Lifters meet in Fargo to find the “Strongest on the Prairie”
FARGO, N.D. (Valley News Live) - While the Red River Fairgrounds were packed with fair-goers over the weekend, the biggest and strongest guests where preparing to compete. Dakota Barbell and local gym Edgar’s House of Pain hosted this event, bringing the rare opportunity for these competitors to show off their strength.
“We’ll all spend countless hours in the gym training, working hard.” said Meet Director Jason Ehlert. “So one of these events is to really just show off and highlight that there are people who work really hard. Here’s the opportunity to show off for fans and everything else.”
“If I get to do it twice or three times a year it’s a good year. Sometimes it’s once a year. Sometimes it’s not at all.” experienced Strongman Casey Raaen told us. “It’s all about keeping your eyes open. Seeing what events you can do and look fun and what’s possible to even travel to. So having this opportunity today is awesome to have here in Fargo.:
This competition featured five events, including log press and deadlifts, with athletes throwing around hundreds of pounds. With strongman events being a rarity at the local level, some were competing for the very first time.
“I don’t even know what to expect.” said first-time competitor Haley Risovi. “Nerves are... Butterflies are in the stomach. I think I was more nervous for powerlifting than this. I feel like this one is going to be more fun.”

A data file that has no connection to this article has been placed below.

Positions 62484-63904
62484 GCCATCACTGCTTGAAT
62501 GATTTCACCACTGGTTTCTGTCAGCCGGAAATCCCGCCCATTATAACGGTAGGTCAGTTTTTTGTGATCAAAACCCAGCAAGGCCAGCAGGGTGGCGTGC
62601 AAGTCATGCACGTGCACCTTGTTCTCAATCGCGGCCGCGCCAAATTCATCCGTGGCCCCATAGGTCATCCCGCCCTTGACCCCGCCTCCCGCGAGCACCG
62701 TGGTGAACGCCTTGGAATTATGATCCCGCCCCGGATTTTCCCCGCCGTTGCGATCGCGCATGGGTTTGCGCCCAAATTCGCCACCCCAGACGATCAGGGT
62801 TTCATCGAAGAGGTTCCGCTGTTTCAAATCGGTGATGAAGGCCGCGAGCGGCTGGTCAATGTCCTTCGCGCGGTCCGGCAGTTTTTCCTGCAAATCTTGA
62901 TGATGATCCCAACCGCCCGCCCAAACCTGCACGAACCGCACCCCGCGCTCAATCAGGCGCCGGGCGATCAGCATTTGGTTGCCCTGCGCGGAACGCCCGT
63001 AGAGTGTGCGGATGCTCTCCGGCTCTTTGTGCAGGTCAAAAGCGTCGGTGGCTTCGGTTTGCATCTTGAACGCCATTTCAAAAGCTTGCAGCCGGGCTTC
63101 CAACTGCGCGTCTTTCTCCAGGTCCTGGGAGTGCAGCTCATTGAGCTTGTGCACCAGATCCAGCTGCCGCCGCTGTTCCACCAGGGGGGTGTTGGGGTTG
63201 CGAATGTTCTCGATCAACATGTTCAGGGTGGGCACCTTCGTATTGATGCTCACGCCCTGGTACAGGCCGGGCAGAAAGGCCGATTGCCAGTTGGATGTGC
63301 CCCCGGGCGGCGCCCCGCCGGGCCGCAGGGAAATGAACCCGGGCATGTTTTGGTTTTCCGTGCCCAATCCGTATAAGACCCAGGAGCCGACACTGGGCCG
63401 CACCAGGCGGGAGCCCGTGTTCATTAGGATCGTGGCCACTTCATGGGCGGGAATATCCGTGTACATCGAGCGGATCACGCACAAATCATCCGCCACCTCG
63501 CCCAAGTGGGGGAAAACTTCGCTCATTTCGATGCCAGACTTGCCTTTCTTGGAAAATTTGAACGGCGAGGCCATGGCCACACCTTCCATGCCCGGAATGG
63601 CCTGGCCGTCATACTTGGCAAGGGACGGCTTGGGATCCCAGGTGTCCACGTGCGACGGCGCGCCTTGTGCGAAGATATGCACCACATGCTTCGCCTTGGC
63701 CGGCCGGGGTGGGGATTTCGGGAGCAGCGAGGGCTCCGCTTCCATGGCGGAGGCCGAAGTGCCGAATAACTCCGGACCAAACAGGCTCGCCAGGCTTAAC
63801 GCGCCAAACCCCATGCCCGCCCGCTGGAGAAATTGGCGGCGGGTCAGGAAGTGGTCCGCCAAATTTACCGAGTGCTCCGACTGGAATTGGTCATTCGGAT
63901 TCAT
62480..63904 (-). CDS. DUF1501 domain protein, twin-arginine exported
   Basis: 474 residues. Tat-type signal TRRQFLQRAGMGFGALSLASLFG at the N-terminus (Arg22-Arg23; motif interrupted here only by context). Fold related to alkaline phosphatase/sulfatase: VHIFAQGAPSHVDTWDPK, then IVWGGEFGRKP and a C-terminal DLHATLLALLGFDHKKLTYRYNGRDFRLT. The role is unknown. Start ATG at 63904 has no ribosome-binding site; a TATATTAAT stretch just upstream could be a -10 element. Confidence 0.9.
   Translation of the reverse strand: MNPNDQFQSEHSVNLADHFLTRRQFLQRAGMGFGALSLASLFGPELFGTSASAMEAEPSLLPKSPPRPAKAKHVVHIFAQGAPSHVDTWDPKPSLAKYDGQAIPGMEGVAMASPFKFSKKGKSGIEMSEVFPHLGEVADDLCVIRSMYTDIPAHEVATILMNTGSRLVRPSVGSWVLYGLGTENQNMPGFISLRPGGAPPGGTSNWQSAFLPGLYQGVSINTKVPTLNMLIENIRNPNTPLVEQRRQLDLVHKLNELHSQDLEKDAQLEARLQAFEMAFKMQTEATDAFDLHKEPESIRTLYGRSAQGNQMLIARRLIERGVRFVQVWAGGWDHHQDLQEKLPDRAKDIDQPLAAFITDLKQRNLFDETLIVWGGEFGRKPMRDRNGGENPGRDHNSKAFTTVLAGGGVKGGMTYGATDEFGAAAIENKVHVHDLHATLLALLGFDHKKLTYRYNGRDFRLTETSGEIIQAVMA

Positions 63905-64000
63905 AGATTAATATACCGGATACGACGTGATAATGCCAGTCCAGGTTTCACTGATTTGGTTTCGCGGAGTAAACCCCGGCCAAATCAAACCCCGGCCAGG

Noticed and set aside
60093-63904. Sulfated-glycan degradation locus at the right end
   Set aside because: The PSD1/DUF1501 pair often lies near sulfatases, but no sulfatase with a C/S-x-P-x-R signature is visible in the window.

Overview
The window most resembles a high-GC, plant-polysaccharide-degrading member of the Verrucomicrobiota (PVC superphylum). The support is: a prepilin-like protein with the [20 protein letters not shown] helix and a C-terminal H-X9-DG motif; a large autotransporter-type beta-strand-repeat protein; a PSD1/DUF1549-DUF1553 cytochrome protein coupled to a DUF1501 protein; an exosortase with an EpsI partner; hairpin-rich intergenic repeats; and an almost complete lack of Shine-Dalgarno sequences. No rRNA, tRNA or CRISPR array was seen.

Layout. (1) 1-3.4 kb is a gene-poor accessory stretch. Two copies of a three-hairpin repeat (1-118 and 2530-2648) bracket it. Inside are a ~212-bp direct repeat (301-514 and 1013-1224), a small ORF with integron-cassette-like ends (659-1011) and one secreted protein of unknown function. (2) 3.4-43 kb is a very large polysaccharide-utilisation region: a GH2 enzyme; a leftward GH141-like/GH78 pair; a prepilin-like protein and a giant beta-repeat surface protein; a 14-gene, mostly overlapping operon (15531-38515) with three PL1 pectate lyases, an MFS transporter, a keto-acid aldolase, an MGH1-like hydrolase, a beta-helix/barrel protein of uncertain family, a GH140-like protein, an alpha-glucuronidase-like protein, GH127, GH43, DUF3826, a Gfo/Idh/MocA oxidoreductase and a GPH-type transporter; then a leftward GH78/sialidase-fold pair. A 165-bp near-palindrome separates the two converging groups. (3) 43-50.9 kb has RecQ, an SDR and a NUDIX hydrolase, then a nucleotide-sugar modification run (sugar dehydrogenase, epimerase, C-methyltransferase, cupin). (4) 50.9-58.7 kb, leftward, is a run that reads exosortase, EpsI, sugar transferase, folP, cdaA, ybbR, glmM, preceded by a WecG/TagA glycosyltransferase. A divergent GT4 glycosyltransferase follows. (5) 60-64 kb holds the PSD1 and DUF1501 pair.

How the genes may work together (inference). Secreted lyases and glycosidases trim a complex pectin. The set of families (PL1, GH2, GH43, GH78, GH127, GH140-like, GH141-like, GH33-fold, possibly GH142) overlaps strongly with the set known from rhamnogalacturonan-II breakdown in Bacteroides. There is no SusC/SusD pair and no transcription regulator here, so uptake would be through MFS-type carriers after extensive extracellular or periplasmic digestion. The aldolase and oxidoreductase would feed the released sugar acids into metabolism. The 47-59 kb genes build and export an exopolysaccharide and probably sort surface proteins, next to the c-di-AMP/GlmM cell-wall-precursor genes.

Others were thrilled to have this kind of opportunity.
“I love it.. You get to see how many other people are enthusiastic about lifting heavy weight.” Raaen said. “There’s something about lifting heavy weight that’s just really really cool.”
When we asked Ehlert how it feels for him personally to give these athletes a chance to compete, he told us that “They’re a lot of work but they’re truly just a passion. You get rewarded by seeing these guys get PRs, hitting big numbers, getting the reps in. The adrenaline that you get off the lifter getting a big lift, screaming, and letting out that roar. You live for it. You really live for it.”
While the lifting numbers were impressive, what stuck out more was the sense of community in these competitors, cheering each other on and watching their hard work pay off.
“They’re some of the best people you’re ever going to meet. They just cheer you on all the time.” Risovi said of her fellow competitors. “You never have to worry about competition. We cheer each other on the whole time. You’re never like, oh I have to beat her or I’ve got to beat him.”
There were 25 competitors in this year’s Strongest on the Prairie Competition.
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